Researchers identify the symptoms of Coronavirus in order, beginning with a fever and cough


University of Southern California researchers have identified the likely arrangement in which symptoms of COVID-19 first appear, represented by fever, coughing, muscle pain, then nausea, or vomiting and diarrhea. According to the scientists, knowing the order of symptoms of COVID-19 may help patients seek care immediately. Or isolate themselves.

According to the study led by the USC Michelson Center for Convergent Biological Sciences in American Cancer, this arrangement may also help doctors rule out other diseases, and knowing the order of symptoms could also help doctors plan how to treat patients and possibly intervene early in the disease.

Corona symptoms as arranged by scientists

The researchers at the University of Southern California: “This arrangement is particularly important to know when we have overlapping cycles of diseases such as influenza that coincide with COVID-19 infection, and doctors can determine the steps to take to care for the patient, and may prevent the deterioration of the patients’ condition.”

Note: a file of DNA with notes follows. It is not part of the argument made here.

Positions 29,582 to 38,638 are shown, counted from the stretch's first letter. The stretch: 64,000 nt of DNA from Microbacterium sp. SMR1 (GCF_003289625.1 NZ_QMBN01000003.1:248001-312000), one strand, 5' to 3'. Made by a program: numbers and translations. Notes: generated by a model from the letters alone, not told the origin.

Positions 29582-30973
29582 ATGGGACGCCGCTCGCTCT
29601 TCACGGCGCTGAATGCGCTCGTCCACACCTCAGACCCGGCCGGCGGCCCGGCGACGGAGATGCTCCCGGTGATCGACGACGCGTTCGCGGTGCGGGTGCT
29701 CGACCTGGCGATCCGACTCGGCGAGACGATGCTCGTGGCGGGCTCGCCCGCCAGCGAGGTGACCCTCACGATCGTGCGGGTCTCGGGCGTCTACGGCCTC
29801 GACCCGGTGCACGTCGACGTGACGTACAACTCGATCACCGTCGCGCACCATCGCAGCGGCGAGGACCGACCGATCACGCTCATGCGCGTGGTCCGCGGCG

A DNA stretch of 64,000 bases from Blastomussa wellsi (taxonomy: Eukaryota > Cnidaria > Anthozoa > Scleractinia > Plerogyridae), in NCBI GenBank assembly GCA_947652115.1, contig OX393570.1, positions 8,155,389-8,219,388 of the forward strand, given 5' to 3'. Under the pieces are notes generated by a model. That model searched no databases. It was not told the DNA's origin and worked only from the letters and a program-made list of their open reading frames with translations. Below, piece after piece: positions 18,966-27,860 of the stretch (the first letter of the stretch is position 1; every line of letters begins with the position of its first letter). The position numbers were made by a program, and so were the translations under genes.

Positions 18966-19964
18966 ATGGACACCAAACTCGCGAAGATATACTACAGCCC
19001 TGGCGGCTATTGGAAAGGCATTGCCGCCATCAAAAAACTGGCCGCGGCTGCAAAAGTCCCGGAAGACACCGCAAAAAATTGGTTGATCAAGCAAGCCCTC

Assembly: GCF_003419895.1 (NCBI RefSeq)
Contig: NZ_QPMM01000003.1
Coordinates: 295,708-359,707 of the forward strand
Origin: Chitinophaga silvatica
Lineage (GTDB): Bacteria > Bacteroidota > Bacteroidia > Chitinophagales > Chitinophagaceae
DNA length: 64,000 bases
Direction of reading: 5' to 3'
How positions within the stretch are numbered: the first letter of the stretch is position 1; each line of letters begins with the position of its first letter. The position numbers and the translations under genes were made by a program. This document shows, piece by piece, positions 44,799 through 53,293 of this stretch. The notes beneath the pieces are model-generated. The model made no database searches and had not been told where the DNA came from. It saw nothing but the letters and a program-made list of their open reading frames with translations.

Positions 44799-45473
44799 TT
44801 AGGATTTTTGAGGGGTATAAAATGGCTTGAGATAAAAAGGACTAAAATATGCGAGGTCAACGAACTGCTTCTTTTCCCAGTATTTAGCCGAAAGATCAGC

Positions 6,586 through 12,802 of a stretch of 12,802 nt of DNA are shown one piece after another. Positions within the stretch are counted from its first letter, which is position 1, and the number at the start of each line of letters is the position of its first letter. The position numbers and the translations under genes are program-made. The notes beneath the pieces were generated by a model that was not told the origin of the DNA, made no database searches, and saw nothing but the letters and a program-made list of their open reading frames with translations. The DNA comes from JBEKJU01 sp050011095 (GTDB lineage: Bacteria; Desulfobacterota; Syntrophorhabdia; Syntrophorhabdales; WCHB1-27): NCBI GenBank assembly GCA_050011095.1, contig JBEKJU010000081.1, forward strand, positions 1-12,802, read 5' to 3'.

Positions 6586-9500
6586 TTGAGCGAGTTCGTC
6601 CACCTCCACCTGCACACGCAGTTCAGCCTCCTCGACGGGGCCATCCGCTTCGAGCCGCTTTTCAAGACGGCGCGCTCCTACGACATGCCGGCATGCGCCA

“Given that there are now better approaches to COVID-19 treatments, identifying patients early can reduce recovery time,” said the study’s lead author.

Fever and cough are often associated with a variety of respiratory diseases, including Middle East Respiratory Syndrome (MERS) and Severe Acute Respiratory Syndrome (SARS), but the timing and symptoms in the upper and lower digestive tract distinguish COVID-19.

The scientists wrote: “It appears that the upper digestive system (nausea / vomiting) was affected before the lower digestive system (ie diarrhea) in COVID-19, which is the opposite of what happens with other coronavirus diseases, MERS and SARS.”

To compare the ranking of COVID-19 symptoms with influenza, the researchers examined data from 2,470 cases in North America, Europe and the Southern Hemisphere that were reported to health authorities from 1994 to 1998, according to results published in Frontiers in Public Health.


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